provide a few pointers so you can get started.</para>
<section>
<title>Backup Ninja</title>
<para>The backupninja application is a tool which is scheduled to run
every night (for instance) and that will read in the configuration
file(s) in /etc/backup.d. Inside this directory, you define what needs
to be backed up, how often, etc. For instance, the same poor man's
backup settings of above would result in a file similar to the
following:</para>
<para>File <filename>/etc/backup.d/20-basic-system.rdiff</filename> to
backup regular files:</para>
<programlisting>when = daily
options = --exclude-special-files
nicelevel = 15
[source]
label = myhostname.mydomain
type = local
keep = 60
include = /etc
include = /var/lib/portage/world
include = /usr/local
include = /home/*/.??*
exclude = /home/*/.mozilla/firefox/*.default/Cache
[dest]
type = local
directory = /var/backups/backupninja</programlisting>
<para>File
<filename>/etc/backup.d/19-kernel-config.sh</filename>:</para>
<programlisting>zcat /proc/config.gz &gt; /etc/kernel-config</programlisting>
<para>File <filename>/etc/backup.d/21-copy-to-usb.sh</filename>:</para>
<programlisting>rsync -avug /var/backups/backupninja /media/usb</programlisting>
<para>The result of this is that the kernel configuration file is
generated first (into /etc/kernel-config) after which (incremental)
backups are taken of the presented locations, and stored in
/var/backups/backupninja. Finally, these files are copied (synchronized)
to /media/usb (which might be a USB stick or external disk drive). If
you ever want to store that backup outside of your home (for instance,
at your parents/kids house), detach the USB stick and store it there.
Just make sure another USB stick is attached and mounted for the next
backup cycle.</para>
</section>
</section>
<section>
<title>Bare Metal Recovery</title>
<para>When you want to make sure your system is up and running in no time,
even when the entire system crashed, you need to take bare metal backups
(full system backups) which you can restore quickly. A popular method to
accomplish this is to use imaging software tools.</para>
<section>
<title>PartImage</title>
<para>If you installed Gentoo using the sysresccd CD, then you already
have the tools at your disposal to perform imaging backups. A popular
tool is <emphasis>PartImage</emphasis><indexterm>
<primary>PartImage</primary>
</indexterm>, and is available on the sysresccd.</para>
<para>The tool offers a graphical (or curses) based interface, but you
don't need to use that: the tool also supports command-line
backups.</para>
<para>An example usage would be the following. Boot from the sysresccd,
and attach USB storage to your system on which you want to back up your
entire system:</para>
<programlisting>~# <command>mount /dev/sdc1 /media/usb</command></programlisting>
<para>Next, take image(s) of your partitions, or take a full disk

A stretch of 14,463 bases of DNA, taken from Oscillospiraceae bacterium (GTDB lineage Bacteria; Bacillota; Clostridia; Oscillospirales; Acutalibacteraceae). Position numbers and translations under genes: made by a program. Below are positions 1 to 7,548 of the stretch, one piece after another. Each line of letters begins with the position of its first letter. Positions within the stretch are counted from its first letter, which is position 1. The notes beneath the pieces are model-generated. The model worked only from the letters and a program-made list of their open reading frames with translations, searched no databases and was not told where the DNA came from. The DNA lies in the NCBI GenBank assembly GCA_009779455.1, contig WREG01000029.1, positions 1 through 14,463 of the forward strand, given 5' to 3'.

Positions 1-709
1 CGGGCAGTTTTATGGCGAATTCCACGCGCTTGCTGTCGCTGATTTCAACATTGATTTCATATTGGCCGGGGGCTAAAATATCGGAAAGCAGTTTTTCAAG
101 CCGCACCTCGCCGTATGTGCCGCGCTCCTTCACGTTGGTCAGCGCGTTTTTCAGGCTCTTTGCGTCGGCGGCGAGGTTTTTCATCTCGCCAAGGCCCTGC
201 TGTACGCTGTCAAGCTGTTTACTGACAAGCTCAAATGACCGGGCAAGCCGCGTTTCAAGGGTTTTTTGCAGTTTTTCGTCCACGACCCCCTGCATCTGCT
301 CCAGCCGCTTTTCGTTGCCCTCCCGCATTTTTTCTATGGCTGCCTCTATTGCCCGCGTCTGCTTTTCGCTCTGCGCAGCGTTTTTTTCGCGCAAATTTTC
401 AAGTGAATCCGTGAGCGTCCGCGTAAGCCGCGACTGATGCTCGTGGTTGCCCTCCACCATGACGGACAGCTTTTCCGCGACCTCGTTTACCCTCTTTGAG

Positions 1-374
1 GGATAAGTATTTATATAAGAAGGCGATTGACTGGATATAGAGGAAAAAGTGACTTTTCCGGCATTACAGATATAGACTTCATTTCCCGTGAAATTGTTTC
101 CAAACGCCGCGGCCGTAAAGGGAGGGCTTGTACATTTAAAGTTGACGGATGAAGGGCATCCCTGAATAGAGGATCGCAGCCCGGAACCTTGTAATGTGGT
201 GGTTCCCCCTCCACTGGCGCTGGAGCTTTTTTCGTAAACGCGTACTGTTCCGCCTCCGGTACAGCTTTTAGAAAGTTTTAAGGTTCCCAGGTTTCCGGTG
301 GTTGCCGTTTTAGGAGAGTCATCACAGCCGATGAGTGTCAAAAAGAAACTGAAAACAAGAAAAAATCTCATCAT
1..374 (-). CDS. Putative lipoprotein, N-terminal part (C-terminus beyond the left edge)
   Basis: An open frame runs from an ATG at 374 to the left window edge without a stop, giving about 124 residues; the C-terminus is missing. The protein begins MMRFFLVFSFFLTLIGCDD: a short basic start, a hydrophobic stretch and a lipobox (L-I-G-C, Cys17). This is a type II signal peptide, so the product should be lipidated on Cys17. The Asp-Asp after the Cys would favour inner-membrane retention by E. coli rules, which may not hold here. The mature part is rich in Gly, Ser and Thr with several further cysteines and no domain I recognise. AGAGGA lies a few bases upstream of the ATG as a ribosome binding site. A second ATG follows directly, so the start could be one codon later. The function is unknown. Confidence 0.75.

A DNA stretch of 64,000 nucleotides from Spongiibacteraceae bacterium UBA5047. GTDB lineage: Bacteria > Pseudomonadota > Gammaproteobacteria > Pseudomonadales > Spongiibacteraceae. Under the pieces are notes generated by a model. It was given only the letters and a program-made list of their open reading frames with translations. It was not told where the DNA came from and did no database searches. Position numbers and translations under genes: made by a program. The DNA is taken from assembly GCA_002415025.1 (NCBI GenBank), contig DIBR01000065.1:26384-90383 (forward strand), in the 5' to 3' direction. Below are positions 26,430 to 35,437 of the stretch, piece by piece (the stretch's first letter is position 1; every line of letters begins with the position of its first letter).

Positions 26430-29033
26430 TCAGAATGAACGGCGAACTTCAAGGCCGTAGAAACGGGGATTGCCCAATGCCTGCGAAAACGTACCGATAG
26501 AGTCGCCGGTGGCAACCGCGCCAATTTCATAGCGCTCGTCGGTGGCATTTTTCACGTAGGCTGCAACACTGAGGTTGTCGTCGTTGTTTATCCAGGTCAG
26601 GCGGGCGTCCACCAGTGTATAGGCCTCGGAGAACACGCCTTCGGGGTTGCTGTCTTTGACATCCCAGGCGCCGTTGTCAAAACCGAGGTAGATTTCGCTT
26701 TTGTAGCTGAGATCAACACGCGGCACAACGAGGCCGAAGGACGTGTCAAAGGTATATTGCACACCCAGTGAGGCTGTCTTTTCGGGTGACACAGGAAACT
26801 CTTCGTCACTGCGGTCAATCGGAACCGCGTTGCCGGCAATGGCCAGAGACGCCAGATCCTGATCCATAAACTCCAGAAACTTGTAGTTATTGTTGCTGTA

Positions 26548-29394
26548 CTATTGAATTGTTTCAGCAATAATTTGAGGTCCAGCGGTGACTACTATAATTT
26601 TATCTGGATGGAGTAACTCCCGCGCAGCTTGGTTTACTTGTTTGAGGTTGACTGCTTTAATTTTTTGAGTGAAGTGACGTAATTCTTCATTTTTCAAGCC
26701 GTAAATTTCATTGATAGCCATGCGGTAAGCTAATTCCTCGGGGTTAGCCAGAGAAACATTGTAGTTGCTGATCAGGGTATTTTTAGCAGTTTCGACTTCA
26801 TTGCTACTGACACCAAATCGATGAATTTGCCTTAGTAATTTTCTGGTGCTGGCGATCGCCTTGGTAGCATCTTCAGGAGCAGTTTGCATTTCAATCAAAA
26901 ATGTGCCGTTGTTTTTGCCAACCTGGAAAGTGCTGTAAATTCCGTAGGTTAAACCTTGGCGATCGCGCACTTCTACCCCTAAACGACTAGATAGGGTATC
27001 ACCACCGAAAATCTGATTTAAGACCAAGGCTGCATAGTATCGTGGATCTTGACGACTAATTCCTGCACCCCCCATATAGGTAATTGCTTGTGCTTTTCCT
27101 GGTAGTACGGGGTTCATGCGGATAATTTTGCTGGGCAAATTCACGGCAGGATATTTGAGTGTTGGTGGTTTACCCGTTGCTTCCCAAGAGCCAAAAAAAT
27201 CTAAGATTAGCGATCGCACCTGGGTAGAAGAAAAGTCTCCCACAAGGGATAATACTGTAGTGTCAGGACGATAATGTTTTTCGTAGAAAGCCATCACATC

backup. Don't worry, PartImage is able to detect when diskspace isn't
used, and will skip those empty blocks. The following takes a full
backup of /dev/sda in blocks of 700Mbyte (in case you ever want to store
the files on CD or DVD):</para>
<programlisting>~# <command>partimage -b -z1 -o V700 save /dev/sda /media/usb/gentoo_full.sda.partimg.gz</command></programlisting>
<para>If you ever need to restore the system, use the following
command:</para>
<programlisting>~# <command>partimage -e restore /dev/sda /media/usb/gentoo_full.sda.partimg.gz.000</command></programlisting>
</section>
<section>
<title>Stage4/5/... Installation</title>
<para>Specifically for Gentoo, some users have created enhancements on
top of the standard "stage3" installation used by Gentoo Linux. With
stage4 or stage5 installations, the extracted tarball is a lot larger
(it contains almost an entire system) and is accompanied with additional
script(s) that set up or recover the system. These scripts can, for
instance, restore your partition layout, reformat the partitions,
reinstall the bootloader, etc.</para>
<para>You can find references to this installation approach on the
Gentoo Forums. </para>
<para>Compared with the poor man's backup approach described above, this
can be seen as a "entire system poor man's backup", with:</para>
<itemizedlist>
<listitem>
<para>Backup &amp; restore of the master boot record and partition
table</para>
<programlisting>(Backup)
dd if=/dev/sda of=/media/usb/full-stage-backup/mbr.img bs=512 count=1
sfdisk -d /dev/sda &gt; /media/usb/full-stage-backup/sfdisk.dat
(Restore)
dd if=/media/usb/full-stage-backup/mbr.img of=/dev/sda
sfdisk /dev/sda &lt; /media/usb/full-stage-backup/sfdisk.dat</programlisting>
</listitem>
<listitem>
<para>Restoration of the boot loader</para>
<programlisting>(Restore: command after restoring /boot content)
grub-install --root-directory=/mnt/gentoo/boot /dev/hda</programlisting>
</listitem>
<listitem>
<para>Reformatting of partitions (be carefull here, this is very
error-prone and specific for your system)</para>
<programlisting>(Backup)
mount | grep -v 'dev/mapper' | grep -v 'dev/md' | grep 'type ext' | awk -F' ' '{print "mkfs."$5" "$1}' &gt; /media/usb/full-stage-backup/reformat.sh
(Restore)
/media/usb/full-stage-backup/reformat.sh</programlisting>
</listitem>
</itemizedlist>
<para>I personally prefer imaging software for such large recovery
scenarios.</para>
</section>
</section>
</chapter>